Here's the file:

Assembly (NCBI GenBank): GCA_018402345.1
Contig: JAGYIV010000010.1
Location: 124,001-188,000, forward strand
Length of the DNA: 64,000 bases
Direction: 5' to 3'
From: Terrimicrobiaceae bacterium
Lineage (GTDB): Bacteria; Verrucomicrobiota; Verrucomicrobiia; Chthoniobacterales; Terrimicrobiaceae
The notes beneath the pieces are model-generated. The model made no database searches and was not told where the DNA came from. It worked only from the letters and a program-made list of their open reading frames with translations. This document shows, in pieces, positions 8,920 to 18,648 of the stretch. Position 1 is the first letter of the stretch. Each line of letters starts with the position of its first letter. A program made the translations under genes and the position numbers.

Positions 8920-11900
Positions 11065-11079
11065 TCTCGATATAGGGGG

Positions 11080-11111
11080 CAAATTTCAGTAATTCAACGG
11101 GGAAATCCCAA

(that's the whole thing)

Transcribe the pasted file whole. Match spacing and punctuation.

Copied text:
Assembly (NCBI GenBank): GCA_018402345.1
Contig: JAGYIV010000010.1
Location: 124,001-188,000, forward strand
Length of the DNA: 64,000 bases
Direction: 5' to 3'
From: Terrimicrobiaceae bacterium
Lineage (GTDB): Bacteria; Verrucomicrobiota; Verrucomicrobiia; Chthoniobacterales; Terrimicrobiaceae
The notes beneath the pieces are model-generated. The model made no database searches and was not told where the DNA came from. It worked only from the letters and a program-made list of their open reading frames with translations. This document shows, in pieces, positions 8,920 to 18,648 of the stretch. Position 1 is the first letter of the stretch. Each line of letters starts with the position of its first letter. A program made the translations under genes and the position numbers.

Positions 8920-11900
Positions 11065-11079
11065 TCTCGATATAGGGGG

Positions 11080-11111
11080 CAAATTTCAGTAATTCAACGG
11101 GGAAATCCCAA